The purpose of my postings is to fully engage and educate you so you can make better and easier decisions in your marketing efforts as they relate to the LGBT community. The more companies out there supporting equal rights of their employees and the more consumers actively seeking companies who lend such support – the better the environment for all LGBT individuals becomes.
If you are just landing on this blog and haven’t read the posts linked below, I highly recommend going back and reading them. They will give you foundational knowledge and insight into the right way (and the wrong way) to market to the LGBT community.
- Marketing to the LGBT Community
- Internally Communicating your LGBT Marketing Strategies to your Employees
- Developing Partnerships within the LGBT Community
It’s okay, I’ll hold while you go read those posts.
Okay, glad you’re back. As I was saying my mission is to truly make LGBT marketing easy for you to understand. The LGBT community is not an enigma. We’re people just like everyone else. I’m a business person – just like you. I have a family, that I love and adore – just like you. I pay taxes – just like you. The key is to know and understand your customers. So when you are thinking to yourself “I don’t know where to start… Should I be doing this? Can I gain company support to do this? Will this endeavor be profitable?” The answers are yes, yes and yes.
Let me throw out some figures about the LGBT community
In 2012 the expected buying power of the LGBT community is $790 billion dollars (yes, that’s billion with a ‘b’). For comparison purposes the 2012 buying power of the Asian-American(1) community is $718 billion. The African-American(2) community is at $1,038 billion. Finally, the Hispanic(3) population is $1 trillion. As you can see the LGBT community ranks right in there with three other highly sought after communities.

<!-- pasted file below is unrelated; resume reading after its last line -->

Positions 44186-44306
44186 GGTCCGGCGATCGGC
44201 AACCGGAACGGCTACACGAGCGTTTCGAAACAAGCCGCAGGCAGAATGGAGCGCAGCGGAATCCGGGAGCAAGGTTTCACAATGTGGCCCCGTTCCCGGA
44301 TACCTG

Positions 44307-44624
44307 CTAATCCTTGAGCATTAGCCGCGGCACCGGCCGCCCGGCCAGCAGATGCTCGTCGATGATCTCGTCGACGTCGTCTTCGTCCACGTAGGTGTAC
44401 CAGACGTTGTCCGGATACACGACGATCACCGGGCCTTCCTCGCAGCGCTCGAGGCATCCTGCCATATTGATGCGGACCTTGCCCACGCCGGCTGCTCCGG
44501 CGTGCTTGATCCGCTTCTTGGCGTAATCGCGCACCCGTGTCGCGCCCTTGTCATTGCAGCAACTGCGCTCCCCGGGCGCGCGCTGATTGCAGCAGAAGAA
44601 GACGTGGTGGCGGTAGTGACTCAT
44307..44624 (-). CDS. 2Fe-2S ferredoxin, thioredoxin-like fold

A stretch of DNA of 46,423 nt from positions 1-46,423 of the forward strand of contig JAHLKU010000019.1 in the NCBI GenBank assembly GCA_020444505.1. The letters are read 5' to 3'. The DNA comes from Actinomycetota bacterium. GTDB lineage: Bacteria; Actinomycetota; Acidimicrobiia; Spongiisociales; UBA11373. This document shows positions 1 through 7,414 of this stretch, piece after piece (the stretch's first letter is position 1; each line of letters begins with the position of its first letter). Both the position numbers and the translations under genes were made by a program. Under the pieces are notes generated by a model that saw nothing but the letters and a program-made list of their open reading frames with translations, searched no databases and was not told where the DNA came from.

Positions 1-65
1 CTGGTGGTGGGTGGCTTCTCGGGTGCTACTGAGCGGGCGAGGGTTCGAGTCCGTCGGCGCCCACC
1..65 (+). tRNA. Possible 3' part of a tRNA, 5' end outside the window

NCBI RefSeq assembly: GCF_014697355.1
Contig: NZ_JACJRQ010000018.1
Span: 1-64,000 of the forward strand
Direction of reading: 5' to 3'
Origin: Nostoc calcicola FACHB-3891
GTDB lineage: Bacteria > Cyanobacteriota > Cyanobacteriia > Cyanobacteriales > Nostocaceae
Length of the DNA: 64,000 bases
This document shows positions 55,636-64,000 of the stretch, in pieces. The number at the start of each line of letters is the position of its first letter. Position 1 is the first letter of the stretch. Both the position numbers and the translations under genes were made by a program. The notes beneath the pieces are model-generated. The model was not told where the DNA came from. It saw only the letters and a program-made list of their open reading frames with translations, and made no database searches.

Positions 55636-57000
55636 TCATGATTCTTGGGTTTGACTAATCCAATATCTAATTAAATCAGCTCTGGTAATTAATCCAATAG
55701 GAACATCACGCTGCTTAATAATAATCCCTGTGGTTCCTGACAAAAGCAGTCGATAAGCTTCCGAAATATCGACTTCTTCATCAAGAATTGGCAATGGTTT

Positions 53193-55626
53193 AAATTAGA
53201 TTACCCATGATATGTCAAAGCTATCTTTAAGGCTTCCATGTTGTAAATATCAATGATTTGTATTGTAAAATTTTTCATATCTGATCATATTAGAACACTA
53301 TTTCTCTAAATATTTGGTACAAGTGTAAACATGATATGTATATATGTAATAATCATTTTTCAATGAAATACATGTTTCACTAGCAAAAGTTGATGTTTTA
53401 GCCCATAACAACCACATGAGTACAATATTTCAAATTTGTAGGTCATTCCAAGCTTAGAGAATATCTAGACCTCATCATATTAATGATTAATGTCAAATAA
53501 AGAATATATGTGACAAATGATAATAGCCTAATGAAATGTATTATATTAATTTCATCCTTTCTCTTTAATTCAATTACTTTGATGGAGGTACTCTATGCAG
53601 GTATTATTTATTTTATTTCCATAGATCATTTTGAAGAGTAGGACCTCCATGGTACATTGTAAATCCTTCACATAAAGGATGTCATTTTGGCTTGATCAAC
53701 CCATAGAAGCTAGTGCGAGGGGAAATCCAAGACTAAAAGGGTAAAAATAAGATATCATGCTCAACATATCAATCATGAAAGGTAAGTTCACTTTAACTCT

So you’ve established that the buying power of the LGBT market has huge potential for your business. Now what? Now you need to make the business case to those at your company involved in the decision making process.
How I made the business case for marketing to the LGBT communityBack in 2007 I was working as a marketing projects manager for a company in the travel industry. I had been working for this company for a few years and I was starting to get bored in my role. I had been stewing on the idea that this company was missing out on a real market opportunity for a while, however at the time I wasn’t ‘out’ at my job (this will undoubtedly be a future blog post). I was in a position that I loved because I was able to dip my toes into so many different areas of marketing, but the business and the culture of the company I lacked passion for. So one day in August of 2006, I approached the CEO and expressed my unhappiness and boredom and he tasked me with bringing him the company’s next big $1 million dollar idea. In February of 2007 I did just that.
What was the $1 million dollar idea you ask? Marketing to LGBT consumers, of course!
My step-by-step plan to creating a can’t resist pitch
Step 1. – I did months and months of research to prepare the best pitch to demonstrate why the company was missing this huge target market. I highlighted key facts from the start. I was able to determine that the LGBT market in the US for travel was $65 billion in 2007. So it was ripe with opportunity as we were not capturing any of that market share at the time.